Horton described the book as persuasive and credited LeVay, along with other researchers, with helping make a strong but not definitive case that biological influences play an important or even decisive role in "determining sexual preference among males", and with "taking a "broad philosophical perspective in his discussion of human sexuality by placing his research in the context of animal evolution." He wrote that LeVay supported his contentious view that there are separate centers in the hypothalamus responsible for generating "male-typical and female-typical sexual behavior and feelings" with a wide range of sources, notably that concerning women with congenital adrenal hyperplasia. Though noting that LeVay acknowledged the limitations of his research, he criticized LeVay for having an unsubtle view of the meaning of "biological influence" on sexual orientation that ignores the question of how genes produce an "unpredictable interplay of behavioral impulses", and engaging in "overstretched speculations" about "why a gene for homosexuality still exists when it apparently has little apparent survival value in evolutionary terms." He concluded that while LeVay's work "presents technical and conceptual difficulties" and his "preliminary findings obviously need replication or refutation" it "represents a genuine epistemological break away from the past's rigid and withered conceptions of sexual preference."[13]

Baum described The Sexual Brain as engaging and readable, and ideal for educated laypeople. However, he criticized LeVay for being unaware of some relevant research, and making a number of factual errors, such as that orgasm is caused by the neurotransmitter oxytocin, that female rats fail to display maternal behavior after hypophysectomy, that lesions of the ventromedial nucleus of the hypothalamus reduce presentational behavior displayed by female monkeys, that antiandrogenic drugs block the masculinization of the sexually dimorphic subdivision of the medial preoptic area in male rats, and that vaginal olfactory cues are the primary determinants of masculine sexual arousal in male primates.[14] Publishers Weekly described the book as an "expert, drily written, often technical account of the biological basis of human sexual behavior and orientation" and predicted that it would be equally as controversial as LeVay's "1991 Science article describing a difference in the hypothalamic brain structure of homosexual and heterosexual men."[15]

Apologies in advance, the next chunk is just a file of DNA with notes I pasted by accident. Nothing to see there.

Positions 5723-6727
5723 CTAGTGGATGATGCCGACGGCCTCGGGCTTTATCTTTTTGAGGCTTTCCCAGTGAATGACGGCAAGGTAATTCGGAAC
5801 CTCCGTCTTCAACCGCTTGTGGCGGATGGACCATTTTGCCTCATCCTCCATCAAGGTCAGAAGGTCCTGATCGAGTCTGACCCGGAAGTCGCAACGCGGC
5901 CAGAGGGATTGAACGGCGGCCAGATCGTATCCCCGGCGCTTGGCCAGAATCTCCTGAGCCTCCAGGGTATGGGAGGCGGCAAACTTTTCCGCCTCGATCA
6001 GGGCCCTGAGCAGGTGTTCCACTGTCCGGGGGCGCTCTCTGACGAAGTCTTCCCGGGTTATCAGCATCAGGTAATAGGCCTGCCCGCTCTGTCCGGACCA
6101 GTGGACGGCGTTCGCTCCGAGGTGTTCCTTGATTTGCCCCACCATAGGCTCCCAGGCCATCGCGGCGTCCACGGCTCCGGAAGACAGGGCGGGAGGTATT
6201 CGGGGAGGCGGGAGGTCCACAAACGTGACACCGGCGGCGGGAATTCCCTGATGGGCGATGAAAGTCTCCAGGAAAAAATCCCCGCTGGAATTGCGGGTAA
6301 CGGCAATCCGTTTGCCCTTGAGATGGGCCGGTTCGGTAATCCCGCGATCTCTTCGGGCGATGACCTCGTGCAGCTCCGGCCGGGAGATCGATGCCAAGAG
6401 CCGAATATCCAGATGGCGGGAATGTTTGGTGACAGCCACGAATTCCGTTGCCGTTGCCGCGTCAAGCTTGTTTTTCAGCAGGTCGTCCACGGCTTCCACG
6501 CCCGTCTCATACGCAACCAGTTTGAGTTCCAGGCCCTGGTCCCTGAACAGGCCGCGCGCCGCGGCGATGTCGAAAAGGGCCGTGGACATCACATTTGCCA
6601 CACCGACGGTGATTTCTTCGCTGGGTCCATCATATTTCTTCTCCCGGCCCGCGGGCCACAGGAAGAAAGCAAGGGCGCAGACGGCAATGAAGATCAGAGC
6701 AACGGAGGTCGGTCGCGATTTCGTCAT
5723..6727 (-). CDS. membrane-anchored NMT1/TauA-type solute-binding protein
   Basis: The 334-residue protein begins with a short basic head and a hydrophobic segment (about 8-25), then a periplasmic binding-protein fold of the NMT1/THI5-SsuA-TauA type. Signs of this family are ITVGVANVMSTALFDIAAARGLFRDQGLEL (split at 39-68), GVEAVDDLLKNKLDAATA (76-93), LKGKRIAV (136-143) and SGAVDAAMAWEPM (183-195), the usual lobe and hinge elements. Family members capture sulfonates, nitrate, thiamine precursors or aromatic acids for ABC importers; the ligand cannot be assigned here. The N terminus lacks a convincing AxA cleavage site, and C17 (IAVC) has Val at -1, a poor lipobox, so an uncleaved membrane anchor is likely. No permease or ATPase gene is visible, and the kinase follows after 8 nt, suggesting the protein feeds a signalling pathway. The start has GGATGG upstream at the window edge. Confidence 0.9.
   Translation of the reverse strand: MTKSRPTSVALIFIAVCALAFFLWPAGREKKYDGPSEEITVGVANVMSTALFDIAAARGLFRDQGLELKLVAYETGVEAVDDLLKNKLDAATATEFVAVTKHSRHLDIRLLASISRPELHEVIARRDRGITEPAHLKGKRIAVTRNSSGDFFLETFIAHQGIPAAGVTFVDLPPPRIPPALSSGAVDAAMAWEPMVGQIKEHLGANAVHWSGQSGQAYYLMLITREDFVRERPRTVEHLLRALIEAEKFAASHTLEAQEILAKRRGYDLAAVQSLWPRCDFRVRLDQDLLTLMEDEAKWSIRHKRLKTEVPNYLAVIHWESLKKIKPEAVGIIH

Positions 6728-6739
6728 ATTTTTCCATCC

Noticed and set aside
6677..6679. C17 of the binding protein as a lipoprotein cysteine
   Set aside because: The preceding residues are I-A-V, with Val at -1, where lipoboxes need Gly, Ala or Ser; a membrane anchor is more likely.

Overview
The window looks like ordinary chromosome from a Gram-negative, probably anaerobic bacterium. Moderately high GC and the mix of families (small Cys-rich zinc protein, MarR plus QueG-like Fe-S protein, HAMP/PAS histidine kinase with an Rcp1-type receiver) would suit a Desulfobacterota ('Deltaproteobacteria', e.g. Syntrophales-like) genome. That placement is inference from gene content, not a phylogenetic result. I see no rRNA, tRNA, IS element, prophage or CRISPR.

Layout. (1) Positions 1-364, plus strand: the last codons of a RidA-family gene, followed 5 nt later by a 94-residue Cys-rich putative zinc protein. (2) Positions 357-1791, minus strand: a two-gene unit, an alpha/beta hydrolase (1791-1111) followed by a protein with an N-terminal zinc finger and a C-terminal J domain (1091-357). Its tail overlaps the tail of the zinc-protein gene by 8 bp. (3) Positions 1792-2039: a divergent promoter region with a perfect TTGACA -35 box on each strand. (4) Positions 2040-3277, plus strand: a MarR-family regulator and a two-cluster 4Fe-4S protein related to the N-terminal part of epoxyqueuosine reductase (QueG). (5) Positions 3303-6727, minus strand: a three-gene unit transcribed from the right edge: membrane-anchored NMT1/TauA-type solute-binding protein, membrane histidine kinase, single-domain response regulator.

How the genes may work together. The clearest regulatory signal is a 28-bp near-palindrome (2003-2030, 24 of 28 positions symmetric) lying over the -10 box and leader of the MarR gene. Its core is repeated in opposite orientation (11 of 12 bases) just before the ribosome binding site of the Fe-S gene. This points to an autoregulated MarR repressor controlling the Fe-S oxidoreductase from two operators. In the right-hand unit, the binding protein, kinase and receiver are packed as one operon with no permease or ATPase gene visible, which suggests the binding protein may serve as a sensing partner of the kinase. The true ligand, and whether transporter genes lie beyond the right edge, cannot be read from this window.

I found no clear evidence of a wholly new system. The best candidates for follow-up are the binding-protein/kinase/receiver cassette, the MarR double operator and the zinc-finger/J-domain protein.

The Sexual Brain has been criticized by authors such as the queer theorist Robert McRuer,[25] the philosopher Timothy F. Murphy,[26] the biologist Steven Rose,[27] the classicist Bruce Thornton,[28] the psychiatrist and medical historian Vernon Rosario,[29] and the philosopher Edward Stein.[30] McRuer compared The Sexual Brain to the political scientist Charles Murray and the psychologist Richard Herrnstein's The Bell Curve (1994), arguing that just as Murray and Herrnstein presented inequality as inevitable rather than the consequence of economic institutions that could be changed, LeVay failed to question the institution of heterosexuality.[25] Murphy maintained that LeVay failed to show conclusively that the differences in brain structure he found between gay men and straight men were not due to AIDS.[26] Rose criticized the publicity that surrounded the publication of The Sexual Brain, arguing that LeVay over-stated the importance of his findings, behavior which Rose considered similar to that of researchers such as the geneticist Dean Hamer. Rose noted that the sexual orientation of the men in LeVay's hypothalamus study was presumed rather than demonstrated.[27] Thornton questioned the value of LeVay's work, writing that while LeVay asserted that the future would bring progress in understanding the development of sexuality, it was uncertain what good such knowledge would accomplish.[28] Rosario accused LeVay of biological determinism and reductionism.[29] Stein criticized LeVay for failing to discuss social constructionism, despite its relevance to his topic.[30]

Kirkus Reviews wrote in 2010 that The Sexual Brain was "well received, but soon out of date" because of subsequent scientific research.[31]

See alsoEdit


  1. ^ LeVay 1993, pp. xi–xv.
  2. ^ LeVay 1993, p. 39.
  3. ^ LeVay 1993, p. xiii.
  4. ^ LeVay 1993, p. 129.
  5. ^ LeVay 1993, p. iv.
  6. ^ Konner 2002, pp. 502, 506.
  7. ^ a b Gorner 1993.
  8. ^ a b McLeish 1993.
  9. ^ a b Offit 1993.
  10. ^ a b Friar 1993, pp. 340–341.
  11. ^ a b Gregory 1994, p. 5.
  12. ^ a b Fausto-Sterling 1994, pp. 102–104.
  13. ^ a b Horton 1995, pp. 36–40.
  14. ^ a b Baum 1995, pp. 670–673.
  15. ^ a b Publishers Weekly 1993, p. 60.
  16. ^ Tallack 1993, p. 27.
  17. ^ Fernbach 1993, p. 40.
  18. ^ Mass 1993, p. 74.
  19. ^ Livingston 1993, p. 370.
  20. ^ Annett 1993, p. 24.
  21. ^ Warner 1994, p. 74.
  22. ^ Tiefer 1994, p. 440.
  23. ^ Kevles 1995, p. 85.
  24. ^ Mass 1996, p. 14.
  25. ^ a b McRuer 1997, p. 210.
  26. ^ a b Murphy 1997, pp. 26–27.
  27. ^ a b Rose 1997, p. 277.
  28. ^ a b Thornton 1997, p. 217.
  29. ^ a b Rosario 1997, p. 5.
  30. ^ a b Stein 1999, p. 350.
  31. ^ Kirkus Reviews 2010, p. 7.